“Boeing proudly serves a vital role with our U,S. government customer in defending democracy here and around the world,” Calhoun stated. “The vote of the people and the peaceful transition of government are core to our democracy. Our company has a long history of working with elected officials over many years. In the spirit of bipartisanship, we encourage them to work with President elect Biden to unify our nation.”
– 3:54 p.m.: Energy secretary Dan Brouillette condemned “politically-motivated violence,” but said he will not be leaving office before Jan 20., according to a statement obtained by Politico. As energy secretary, Brouillette has oversight of the National Nuclear Security Administration, which manages America’s nuclear warheads; the NNSA has been under acting leadership since agency head Lisa Gordon-Hagerty resigned after clashing with Brouillette.
– 3:11 p.m.: In a statement released by the Pentagon, acting defense secretary Chris Miller called yesterday’s violence “reprehensible and contrary to the tenets of the United States Constitution.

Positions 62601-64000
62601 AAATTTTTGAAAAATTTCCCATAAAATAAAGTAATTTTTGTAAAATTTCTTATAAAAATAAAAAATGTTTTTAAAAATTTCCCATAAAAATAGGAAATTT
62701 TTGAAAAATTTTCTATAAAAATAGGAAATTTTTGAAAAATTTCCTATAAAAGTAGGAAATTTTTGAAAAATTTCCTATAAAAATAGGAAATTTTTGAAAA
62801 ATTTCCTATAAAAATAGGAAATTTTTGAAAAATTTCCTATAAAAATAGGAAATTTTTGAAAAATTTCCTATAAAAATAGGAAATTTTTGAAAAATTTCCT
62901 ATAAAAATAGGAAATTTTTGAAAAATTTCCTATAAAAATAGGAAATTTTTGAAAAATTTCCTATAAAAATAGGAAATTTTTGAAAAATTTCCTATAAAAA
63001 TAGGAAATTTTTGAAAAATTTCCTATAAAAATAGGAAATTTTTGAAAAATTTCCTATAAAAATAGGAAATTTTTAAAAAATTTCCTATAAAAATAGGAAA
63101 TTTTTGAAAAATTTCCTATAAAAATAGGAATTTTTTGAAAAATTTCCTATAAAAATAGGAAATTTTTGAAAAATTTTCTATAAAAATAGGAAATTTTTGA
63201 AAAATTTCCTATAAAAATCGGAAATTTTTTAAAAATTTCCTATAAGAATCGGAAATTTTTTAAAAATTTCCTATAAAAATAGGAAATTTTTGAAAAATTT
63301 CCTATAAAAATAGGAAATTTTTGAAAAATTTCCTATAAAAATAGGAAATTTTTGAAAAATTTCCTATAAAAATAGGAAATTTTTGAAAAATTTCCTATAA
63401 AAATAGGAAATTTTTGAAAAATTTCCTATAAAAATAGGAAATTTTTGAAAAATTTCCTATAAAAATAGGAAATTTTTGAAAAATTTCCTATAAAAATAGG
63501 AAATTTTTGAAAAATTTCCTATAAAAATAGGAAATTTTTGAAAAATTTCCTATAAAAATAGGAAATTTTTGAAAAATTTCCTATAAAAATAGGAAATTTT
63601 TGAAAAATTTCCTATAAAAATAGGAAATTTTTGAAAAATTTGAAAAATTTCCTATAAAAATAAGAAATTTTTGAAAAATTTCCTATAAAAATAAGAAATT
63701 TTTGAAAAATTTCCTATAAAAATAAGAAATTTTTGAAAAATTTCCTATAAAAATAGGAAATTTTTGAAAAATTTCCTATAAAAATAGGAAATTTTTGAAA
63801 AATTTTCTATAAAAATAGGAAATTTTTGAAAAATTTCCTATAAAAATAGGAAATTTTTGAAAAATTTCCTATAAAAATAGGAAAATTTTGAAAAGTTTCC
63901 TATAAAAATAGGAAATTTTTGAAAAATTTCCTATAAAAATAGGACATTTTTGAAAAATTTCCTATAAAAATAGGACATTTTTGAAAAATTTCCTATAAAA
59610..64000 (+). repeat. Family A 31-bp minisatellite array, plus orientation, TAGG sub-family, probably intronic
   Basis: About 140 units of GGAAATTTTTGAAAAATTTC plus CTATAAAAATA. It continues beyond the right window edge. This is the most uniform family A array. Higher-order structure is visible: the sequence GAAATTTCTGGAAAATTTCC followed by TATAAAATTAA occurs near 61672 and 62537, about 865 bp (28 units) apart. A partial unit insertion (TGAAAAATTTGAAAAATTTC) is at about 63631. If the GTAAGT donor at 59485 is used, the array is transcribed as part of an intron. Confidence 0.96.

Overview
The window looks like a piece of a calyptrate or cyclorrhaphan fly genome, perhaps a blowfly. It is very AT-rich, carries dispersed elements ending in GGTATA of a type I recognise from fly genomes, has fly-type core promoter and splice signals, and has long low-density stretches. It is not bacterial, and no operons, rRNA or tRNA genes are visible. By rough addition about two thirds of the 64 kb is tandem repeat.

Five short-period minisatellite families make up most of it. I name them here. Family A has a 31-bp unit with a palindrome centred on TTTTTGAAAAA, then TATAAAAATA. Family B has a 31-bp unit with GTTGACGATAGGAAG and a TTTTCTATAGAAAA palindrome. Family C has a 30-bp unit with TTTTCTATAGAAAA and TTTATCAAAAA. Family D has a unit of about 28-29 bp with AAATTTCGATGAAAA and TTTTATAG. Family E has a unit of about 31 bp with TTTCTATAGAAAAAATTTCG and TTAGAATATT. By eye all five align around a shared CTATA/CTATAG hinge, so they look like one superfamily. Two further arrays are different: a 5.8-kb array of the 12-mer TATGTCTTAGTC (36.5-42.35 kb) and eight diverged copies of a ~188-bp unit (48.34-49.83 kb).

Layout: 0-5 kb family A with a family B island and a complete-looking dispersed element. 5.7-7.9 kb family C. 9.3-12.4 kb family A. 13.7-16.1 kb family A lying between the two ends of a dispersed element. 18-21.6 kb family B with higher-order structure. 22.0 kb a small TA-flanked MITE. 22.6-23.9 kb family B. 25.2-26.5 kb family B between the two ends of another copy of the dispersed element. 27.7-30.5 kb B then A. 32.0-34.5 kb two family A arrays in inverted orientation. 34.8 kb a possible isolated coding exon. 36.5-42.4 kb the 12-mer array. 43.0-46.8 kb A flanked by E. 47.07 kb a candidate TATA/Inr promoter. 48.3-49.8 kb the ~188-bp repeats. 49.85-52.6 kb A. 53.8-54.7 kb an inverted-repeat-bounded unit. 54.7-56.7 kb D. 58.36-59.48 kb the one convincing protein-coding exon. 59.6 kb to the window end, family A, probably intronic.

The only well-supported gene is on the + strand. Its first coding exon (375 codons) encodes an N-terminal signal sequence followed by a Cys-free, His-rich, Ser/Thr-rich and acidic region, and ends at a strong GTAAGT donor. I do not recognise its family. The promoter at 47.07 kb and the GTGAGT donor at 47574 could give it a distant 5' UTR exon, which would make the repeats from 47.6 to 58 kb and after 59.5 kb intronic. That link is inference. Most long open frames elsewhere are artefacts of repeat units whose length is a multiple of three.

“In the midst of this tragedy, I was proud of the professionalism of our Department of Defense personnel. I want to specifically recognize the service of the District of Columbia National Guard. They performed with honor, integrity, and alacrity to protect people and property from unlawful acts,” Miller wrote. “I strongly condemn these acts of violence against our democracy. I, and the people I lead in the Department of Defense, continue to perform our duties in accordance with our oath of office, and will execute the time-honored peaceful transition of power to President-elect Biden on January 20.”